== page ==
HTC has announced the latest iteration of their Sense UI for smartphones, and its brought along a web-based companion in the shape of HTCSense.com. Described as a suite of services for managing, customizing and controlling the user experience from the phone or a PC, the new site is similar in some ways to Apple's MobileMe, with remote-wipe and location, but HTC has also put in DLNA streaming and more.
It's no HTC Desire HD, but we like the original HTC Desire enough to be pleased its finally arrived on US shores thanks to U.S. Cellular. The carrier is now offering the Android 2.1 smartphone for $199.95 after a mail-in rebate, complete with a 1GHz Snapdragon processor, HTC Sense UI and 3.7-inch Super LCD display (rather than the AMOLED panels that are in such short supply).
Two new HTC smartphones have apparently been detailed, according to 911HTC's work digging through the company's ROMs. The HTC Lexikon and HTC Bee both run Android 2.2 Froyo, with the former having a 3.8-inch WVGA display and QWERTY keyboard, and the latter getting a smaller 3.2-inch QVGA display. According to 911HTC, the Bee is headed to Verizon among other smaller CDMA carriers.
Getting Android running smoothly on the HTC HD2 has been a reasonably long project, but the xda-developers teams working on the port are getting close to perfect releases. There are now two almost complete builds available for download, one offering Android 2.2 Froyo for the HD2, and the other taken from an HTC Desire and promising Android 2.1 with HTC's Sense UI and accompanying widgets.
Video demos after the cut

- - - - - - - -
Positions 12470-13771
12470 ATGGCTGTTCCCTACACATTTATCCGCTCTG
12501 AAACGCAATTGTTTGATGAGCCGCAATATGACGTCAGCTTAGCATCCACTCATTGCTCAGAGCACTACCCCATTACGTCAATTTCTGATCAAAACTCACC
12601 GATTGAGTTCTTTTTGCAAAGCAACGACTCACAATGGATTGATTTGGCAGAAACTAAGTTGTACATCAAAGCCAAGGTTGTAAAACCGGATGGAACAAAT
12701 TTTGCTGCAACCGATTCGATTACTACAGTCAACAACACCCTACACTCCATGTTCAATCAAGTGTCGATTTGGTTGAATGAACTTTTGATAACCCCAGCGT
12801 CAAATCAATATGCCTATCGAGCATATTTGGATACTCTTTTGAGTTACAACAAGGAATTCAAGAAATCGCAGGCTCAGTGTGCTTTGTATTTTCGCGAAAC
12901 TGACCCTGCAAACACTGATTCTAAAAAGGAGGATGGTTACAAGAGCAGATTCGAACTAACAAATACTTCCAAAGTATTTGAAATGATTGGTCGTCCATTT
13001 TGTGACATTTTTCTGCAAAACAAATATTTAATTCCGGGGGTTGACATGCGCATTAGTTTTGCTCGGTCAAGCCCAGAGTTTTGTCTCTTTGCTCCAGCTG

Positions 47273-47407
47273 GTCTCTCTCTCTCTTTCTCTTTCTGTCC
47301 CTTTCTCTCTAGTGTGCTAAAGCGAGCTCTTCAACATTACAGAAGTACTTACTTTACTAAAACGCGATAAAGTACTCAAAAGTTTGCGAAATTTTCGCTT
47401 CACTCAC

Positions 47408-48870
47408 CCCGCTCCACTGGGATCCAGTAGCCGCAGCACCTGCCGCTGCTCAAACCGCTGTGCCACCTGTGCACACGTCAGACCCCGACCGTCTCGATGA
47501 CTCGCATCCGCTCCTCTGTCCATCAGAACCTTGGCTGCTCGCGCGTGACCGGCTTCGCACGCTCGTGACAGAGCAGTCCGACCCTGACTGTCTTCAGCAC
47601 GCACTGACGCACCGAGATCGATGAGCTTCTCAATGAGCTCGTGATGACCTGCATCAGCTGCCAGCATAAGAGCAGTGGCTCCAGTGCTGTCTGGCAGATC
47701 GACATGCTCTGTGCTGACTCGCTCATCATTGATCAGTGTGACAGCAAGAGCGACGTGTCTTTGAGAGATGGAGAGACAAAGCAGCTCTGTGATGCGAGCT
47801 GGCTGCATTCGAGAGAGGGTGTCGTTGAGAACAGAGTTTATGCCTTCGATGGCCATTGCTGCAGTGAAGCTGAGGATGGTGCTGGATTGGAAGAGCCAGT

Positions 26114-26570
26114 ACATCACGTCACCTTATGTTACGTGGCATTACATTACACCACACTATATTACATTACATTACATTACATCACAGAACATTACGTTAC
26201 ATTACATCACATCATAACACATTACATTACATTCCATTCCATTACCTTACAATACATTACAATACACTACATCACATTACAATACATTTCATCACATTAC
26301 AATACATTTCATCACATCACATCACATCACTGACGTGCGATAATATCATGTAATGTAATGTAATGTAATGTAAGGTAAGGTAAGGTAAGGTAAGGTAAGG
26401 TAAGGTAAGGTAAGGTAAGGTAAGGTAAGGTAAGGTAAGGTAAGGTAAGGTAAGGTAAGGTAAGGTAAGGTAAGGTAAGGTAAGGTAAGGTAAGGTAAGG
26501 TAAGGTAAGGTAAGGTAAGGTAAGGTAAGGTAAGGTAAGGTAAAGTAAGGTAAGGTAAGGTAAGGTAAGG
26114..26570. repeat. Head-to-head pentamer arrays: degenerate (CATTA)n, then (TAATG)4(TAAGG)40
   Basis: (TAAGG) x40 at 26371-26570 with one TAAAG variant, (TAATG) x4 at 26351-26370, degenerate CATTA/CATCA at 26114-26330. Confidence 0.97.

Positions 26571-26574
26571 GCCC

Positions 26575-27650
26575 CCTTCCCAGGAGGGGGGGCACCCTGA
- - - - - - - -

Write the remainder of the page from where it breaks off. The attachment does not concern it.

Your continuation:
We're suckers for a good concept design here at SlashGear, and so we're hoping HTC are paying attention to Andrew Kim. His concept for the so-called HTC 1 is a premium Android phone that would be clearly differentiated from the company's mainstream models and better harmonize physical and software design. To that end, he's come up with a slick slab of minimalist machined brass with a rather striking interpretation of HTC Sense.
Google's Android operating system has proven itself a growing force to be reckoned with as adoption rates among manufactures and consumers continue growing at considerable rates. I feel that Android 2.1 has finally reached a point where it is ready for the mass market. I've also had the opportunity to use a Nexus One with the next release 2.2, AKA Froyo, for the past month or so, and have found it even more ready for the mass market and perhaps even the enterprise.
We've been pestering HTC for a new Android smartphone with a physical keyboard for months now, and it looks like they've quietly acquiesced. njuskalo.hr managed to grab a few live shots of what's believed to be the HTC Vision, pretty much the HTC Desire blessed with a slide-out QWERTY 'board.